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This column will discuss well ozone water treatment for residential, commercial and industrial applications. Well ozone water treatment systems for the removal of
Iron, sulfur and manganese are the easiest water problems to eliminate when using an ozone system. This, of course, is made possible by the oxidation power of ozone. The oxidation process will take place, and contaminate elimination will occur if the system is sized properly.
The main factors to consider are the big three.
You will notice I use the words "ozone systems," not just "ozone." The reason is that ozone is merely a gas that accomplishes the oxidation process. Oxidation is the first step of three that must be followed in order to be successful.
The ozone process works in three simple steps.
The main advantage for the consumer using ozone over chlorine is the absence of hazardous chlorine byproducts, storage of hazardous chemicals, absence of chemical odors, and lack of constant replenishment of the chlorine feeder. Trying to oxidize/kill iron bacteria, sulfur bacteria or manganese (as well as any microorganisms) with chlorine is difficult and requires extreme amounts of free chlorine. This leads to dramatically increase ongoing costs as well as a highly toxic water value.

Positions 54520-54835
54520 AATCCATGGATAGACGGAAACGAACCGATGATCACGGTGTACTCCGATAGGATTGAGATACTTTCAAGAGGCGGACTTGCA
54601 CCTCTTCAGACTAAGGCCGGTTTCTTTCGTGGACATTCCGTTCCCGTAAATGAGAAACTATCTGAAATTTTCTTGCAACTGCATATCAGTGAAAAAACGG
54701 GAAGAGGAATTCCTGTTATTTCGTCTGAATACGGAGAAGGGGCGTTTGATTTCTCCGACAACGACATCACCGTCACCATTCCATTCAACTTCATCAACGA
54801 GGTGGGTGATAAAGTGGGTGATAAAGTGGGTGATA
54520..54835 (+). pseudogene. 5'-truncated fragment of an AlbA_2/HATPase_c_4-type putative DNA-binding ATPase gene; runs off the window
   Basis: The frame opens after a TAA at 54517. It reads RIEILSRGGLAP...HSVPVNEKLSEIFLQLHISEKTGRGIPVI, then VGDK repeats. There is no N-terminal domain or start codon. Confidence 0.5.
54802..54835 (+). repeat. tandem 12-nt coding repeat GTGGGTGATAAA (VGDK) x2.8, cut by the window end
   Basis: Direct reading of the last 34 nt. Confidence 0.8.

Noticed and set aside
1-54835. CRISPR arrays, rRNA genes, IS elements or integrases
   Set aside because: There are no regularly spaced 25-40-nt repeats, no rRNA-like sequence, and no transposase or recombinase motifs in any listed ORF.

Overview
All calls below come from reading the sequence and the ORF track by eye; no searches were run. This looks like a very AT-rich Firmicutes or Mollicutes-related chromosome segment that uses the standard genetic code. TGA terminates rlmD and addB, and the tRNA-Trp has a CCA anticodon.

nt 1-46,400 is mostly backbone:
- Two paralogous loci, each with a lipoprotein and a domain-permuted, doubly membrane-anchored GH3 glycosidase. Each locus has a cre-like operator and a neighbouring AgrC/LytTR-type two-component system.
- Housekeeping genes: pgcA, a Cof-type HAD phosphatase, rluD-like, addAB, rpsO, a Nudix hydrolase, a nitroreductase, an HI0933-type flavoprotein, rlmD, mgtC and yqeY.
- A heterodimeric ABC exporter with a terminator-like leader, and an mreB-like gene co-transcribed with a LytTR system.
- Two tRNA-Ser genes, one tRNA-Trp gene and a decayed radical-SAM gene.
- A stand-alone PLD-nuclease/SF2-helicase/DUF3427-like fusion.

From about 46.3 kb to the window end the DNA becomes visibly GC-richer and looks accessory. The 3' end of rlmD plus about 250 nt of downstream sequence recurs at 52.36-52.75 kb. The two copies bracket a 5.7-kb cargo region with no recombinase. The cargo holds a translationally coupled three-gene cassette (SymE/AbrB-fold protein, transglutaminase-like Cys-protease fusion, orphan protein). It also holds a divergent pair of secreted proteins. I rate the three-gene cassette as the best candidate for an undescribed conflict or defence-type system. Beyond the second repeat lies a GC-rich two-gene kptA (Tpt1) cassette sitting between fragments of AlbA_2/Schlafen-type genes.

Air injection is fraught with difficulties. While it is an inexpensive treatment method, it cannot be used on high iron and sulfur amounts and when iron or sulfur bacteria is present.
Iron and sulfur bacteria will grow when in the presence of air. This leads to pipe, media and equipment clogging. Manganese is more difficult and resistant to air oxidation.
Safety is another issue. How can you determine that the air you are injecting into your customers water is safe? You cannot when using a simple air injector system. Anything in the air (dust, dirt, mold, bacteria, odors, etc.) around the injector gets sucked or pumped into the water. Ozone is a sterilizer and it will kill any air borne microbes prior to being injected into the water.
To review the overall process: Ozone creates larger particles of iron, sulfur, and manganese by means of oxidation. The larger particles become insoluble (separated from the water) and are easily filtered. The off gassing releases the excess ozone, air and odors. Filtration is the last step necessary for removing the oxidized particles.
Next month's column will discuss the fine points of selling ozone systems.